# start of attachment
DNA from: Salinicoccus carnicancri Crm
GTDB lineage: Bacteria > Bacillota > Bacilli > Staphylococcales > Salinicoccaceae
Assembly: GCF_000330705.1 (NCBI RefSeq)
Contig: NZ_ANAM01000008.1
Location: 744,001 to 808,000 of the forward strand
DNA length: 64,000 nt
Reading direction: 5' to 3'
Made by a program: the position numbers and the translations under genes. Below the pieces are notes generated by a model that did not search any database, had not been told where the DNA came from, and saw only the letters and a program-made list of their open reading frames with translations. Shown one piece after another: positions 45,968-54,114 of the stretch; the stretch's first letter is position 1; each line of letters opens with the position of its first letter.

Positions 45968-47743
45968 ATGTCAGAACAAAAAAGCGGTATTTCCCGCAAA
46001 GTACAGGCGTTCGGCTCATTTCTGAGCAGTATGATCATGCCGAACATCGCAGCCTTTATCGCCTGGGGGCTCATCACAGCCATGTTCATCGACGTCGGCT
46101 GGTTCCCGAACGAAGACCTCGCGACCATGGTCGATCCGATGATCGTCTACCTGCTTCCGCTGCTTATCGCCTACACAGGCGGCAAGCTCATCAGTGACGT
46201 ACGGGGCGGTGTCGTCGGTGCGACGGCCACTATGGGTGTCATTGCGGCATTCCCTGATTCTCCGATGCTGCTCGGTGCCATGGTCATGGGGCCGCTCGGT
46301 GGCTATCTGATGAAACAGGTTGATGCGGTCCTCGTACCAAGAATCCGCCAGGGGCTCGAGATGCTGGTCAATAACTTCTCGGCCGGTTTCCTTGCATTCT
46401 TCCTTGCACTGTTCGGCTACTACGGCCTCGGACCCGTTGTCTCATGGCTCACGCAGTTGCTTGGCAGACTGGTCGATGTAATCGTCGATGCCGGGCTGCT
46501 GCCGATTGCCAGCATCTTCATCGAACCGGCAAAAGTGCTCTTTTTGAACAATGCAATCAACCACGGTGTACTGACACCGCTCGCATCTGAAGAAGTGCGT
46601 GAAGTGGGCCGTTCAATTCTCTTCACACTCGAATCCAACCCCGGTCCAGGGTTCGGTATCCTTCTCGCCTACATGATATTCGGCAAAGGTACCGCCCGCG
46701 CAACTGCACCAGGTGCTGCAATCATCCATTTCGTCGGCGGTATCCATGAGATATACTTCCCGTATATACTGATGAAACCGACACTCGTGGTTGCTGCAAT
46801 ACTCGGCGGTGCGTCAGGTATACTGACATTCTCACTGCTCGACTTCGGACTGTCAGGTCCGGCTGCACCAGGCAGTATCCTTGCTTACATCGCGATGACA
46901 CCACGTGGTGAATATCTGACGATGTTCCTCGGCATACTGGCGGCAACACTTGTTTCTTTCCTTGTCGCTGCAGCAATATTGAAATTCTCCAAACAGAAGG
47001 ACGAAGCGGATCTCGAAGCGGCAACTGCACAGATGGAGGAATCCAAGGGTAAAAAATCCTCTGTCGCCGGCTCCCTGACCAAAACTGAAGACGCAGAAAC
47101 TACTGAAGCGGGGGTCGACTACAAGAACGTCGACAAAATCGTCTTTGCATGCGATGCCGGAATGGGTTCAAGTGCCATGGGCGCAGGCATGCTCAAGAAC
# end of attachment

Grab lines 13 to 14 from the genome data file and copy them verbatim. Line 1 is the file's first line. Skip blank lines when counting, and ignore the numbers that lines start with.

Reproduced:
46201 ACGGGGCGGTGTCGTCGGTGCGACGGCCACTATGGGTGTCATTGCGGCATTCCCTGATTCTCCGATGCTGCTCGGTGCCATGGTCATGGGGCCGCTCGGT
46301 GGCTATCTGATGAAACAGGTTGATGCGGTCCTCGTACCAAGAATCCGCCAGGGGCTCGAGATGCTGGTCAATAACTTCTCGGCCGGTTTCCTTGCATTCT